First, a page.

After the devastating air raid on Wangerooge of 25 April 1945, the Dutch surviving forced labourers wanted to go home as soon as possible. The first days after the raid sporadic anti aircraft fire was heard. After that it remained silent. From 5 May on the heavy thud of the shelling on main land Germany had stopped. The attitude of the guards towards the German speaking Dutch became more communicative and in this way they heard of Germany's surrender on 5 May 1945. This only increased the desire to get home. A handful of Dutch had walked to the harbour at Westanleger which was quite far from the central village of Wangerooge, via the narrow gauge rail. They hoped to find a ship that could bring them home.
There were some ships in the Westanleger. They were the Dutch coasters Lelie and Noordster, the barge Joanna and the tanker Macedonia. The Noordster had sustained some damage to the hull which was repaired in an improvised way with tarpaulin and beams. The ship was not able to sail independently however. Therefore the captains of the Noordster and the Lelie had decided to join both ships together and fix them in place with mooring ropes. In this way it was assumed that the tarpaulin cover would hold.While they were still busy with this, they were confronted with groups of forced labourers from Holland. Mrs.J.Westers-Dost, wife of the captain and owner of the Lelie, remembers: "They asked if they could travel along to Holland.We were willing to help them but how were we supposed to do that? We still had some cargo in the hold.The damaged Noordster lay alongside.It would be a difficult journey anyway.We did not know how the Noordster would hold. How could we manage this in a safe way? If anything were to go wrong we had so many untrained sailors on board. It was a huge problem."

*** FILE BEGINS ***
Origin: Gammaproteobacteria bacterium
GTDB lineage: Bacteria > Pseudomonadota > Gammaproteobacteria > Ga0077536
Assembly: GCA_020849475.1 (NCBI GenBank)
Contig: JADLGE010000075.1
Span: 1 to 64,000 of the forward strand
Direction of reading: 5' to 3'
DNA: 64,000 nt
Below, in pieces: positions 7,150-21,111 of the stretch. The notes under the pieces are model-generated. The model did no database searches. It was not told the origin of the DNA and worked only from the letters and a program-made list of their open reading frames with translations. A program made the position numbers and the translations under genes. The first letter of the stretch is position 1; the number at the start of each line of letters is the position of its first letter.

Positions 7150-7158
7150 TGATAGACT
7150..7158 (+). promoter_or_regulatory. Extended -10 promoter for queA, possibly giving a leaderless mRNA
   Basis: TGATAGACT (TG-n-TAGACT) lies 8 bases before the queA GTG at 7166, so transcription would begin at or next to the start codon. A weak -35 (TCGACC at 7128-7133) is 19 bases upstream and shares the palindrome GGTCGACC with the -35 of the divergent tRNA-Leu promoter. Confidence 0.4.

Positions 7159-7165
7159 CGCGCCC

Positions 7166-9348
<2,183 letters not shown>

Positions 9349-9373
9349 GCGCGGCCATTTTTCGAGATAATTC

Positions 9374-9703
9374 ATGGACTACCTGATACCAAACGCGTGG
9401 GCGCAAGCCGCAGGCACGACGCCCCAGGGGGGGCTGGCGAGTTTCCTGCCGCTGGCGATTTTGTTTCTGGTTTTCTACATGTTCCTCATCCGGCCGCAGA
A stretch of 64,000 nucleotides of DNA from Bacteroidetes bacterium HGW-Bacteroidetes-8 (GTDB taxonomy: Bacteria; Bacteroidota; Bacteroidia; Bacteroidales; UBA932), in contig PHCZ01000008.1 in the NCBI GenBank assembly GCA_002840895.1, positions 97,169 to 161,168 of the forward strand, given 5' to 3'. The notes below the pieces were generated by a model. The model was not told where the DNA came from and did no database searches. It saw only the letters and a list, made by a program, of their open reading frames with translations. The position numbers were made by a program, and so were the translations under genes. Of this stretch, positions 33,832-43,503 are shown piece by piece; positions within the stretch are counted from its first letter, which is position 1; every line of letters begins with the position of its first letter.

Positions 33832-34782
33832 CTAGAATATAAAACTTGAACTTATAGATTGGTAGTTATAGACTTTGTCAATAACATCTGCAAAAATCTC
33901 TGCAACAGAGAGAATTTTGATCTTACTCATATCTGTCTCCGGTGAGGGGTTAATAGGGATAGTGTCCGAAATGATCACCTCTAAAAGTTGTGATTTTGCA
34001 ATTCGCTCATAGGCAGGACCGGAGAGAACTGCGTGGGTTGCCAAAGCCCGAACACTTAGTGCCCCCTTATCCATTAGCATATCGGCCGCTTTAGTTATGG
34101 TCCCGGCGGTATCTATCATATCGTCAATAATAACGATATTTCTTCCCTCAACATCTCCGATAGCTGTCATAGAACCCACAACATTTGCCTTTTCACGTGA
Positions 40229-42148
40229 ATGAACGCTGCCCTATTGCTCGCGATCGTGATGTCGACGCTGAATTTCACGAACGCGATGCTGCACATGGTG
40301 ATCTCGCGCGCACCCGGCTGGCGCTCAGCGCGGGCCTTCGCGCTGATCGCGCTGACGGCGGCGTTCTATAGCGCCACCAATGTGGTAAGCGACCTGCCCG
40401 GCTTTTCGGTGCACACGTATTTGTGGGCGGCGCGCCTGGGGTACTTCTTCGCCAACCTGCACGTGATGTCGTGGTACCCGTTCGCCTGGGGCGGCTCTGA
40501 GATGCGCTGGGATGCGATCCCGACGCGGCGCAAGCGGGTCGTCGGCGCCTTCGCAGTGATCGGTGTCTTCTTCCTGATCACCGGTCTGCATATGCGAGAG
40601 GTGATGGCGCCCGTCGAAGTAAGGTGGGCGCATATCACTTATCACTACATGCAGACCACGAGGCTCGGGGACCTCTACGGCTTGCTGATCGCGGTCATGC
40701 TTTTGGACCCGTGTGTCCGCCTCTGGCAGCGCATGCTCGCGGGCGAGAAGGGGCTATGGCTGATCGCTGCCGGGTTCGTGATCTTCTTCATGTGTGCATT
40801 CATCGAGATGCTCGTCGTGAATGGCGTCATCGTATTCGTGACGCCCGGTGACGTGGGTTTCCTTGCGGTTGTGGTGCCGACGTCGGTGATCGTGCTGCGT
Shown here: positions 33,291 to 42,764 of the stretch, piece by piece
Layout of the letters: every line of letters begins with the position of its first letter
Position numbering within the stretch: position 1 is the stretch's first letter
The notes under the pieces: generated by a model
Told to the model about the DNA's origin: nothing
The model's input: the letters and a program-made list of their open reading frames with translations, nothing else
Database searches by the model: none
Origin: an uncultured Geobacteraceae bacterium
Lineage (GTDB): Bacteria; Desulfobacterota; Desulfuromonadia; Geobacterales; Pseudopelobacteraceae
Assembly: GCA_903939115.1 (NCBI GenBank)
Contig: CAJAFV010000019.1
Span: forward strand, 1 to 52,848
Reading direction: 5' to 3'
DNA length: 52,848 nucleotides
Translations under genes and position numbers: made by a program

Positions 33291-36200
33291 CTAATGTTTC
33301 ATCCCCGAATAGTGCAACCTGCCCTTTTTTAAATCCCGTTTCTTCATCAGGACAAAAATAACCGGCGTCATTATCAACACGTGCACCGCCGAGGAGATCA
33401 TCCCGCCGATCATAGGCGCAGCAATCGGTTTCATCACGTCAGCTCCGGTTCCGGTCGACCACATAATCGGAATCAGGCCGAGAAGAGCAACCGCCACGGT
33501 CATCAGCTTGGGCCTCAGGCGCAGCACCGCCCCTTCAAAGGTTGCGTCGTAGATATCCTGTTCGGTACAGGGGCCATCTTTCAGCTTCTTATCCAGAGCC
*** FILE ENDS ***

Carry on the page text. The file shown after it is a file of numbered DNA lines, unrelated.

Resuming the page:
The presence of large numbers of forced labourers was not new to the crew of the Lelie. In the past years the ship, loaded with building materials, had visited the port of the island several times. On all East Frisian islands there were forced labourers and the crew knew that these were treated differently according to their nationality.If they got the chance they would give the prisoners some water or food or would take post with them.Mrs. Westers-Dost: " These people looked very dirty all the time.Don't forget the tremendous pressure under which they had to work. Their housing and plumbing was probably inadequate.We gave them some buckets of water so that they could refresh themselves. They were terribly hungry. Sometimes we managed to give them some of our food."